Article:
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In the autumn of 1971, Mr. Pirzada comes to Lilia's house to dine each night. Mr.Pirzada is from Dacca, then a part of Pakistan. He left behind his wife and seven daughters for a fellowship to study the foliage of New England.
We made dioramas out of colored construction paper depicting George Washington crossing the choppy waters of the Delaware River, and we made puppets of King George wearing white tights and a black bow in his hair.
I noticed that there were two distinct parts to it, one much larger than the other, separated by an expanse of Indian territory;
He unlaced his shoes and lined them against the baseboard; a golden paste clung to the toes and heels, the result of walking through our damp, unraked lawn.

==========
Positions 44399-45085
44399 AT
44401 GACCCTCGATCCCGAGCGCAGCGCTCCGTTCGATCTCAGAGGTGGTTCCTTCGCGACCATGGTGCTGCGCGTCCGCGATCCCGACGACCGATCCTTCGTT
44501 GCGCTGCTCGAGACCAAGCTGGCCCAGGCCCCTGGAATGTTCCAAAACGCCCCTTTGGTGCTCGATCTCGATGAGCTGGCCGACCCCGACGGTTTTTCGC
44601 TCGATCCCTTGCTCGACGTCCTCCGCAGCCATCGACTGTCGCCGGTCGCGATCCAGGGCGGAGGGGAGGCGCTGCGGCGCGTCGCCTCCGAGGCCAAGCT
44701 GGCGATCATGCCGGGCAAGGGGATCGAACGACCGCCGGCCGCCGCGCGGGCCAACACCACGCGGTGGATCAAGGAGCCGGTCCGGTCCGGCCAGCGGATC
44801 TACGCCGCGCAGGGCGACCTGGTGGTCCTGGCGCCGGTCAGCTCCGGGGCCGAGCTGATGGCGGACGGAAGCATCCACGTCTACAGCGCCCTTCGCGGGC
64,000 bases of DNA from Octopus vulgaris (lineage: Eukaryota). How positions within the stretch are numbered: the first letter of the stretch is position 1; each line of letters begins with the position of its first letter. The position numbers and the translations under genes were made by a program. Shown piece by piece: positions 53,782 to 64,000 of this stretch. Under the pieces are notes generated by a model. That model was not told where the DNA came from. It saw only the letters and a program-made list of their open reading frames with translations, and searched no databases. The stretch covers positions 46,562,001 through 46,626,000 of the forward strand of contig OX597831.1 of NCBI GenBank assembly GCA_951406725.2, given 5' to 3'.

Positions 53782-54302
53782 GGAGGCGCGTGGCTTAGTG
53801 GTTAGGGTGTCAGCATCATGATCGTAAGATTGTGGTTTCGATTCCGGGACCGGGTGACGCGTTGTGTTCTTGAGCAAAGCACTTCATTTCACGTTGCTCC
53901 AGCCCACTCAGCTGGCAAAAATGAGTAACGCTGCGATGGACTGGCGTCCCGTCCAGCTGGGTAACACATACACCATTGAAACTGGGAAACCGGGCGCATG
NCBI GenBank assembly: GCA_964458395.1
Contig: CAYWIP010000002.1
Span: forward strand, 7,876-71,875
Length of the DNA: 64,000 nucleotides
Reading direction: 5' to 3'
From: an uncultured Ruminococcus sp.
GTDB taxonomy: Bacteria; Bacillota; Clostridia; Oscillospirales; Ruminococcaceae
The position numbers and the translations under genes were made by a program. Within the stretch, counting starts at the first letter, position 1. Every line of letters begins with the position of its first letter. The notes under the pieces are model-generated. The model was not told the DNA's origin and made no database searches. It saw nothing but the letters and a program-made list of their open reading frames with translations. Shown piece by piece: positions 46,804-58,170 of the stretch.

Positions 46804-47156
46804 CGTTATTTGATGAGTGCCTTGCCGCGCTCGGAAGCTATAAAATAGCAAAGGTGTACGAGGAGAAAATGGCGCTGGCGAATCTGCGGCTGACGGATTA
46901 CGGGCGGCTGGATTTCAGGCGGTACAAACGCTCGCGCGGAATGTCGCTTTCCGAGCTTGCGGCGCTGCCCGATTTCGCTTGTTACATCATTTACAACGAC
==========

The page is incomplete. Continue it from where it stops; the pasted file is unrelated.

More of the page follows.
That year, and every year, it seemed, we began by studying the Revolutionary War.
Then he followed my father to the living room, where the television was tuned to the local news.
“Lilia has plenty to learn at school,” my mother said. “We live here now, she was born here.
She ran a hand through her hair, bobbed to a suitable length for her part-time job as a bank teller.
“But what does she learn about the world?” My father rattled the cashew can in his hand.
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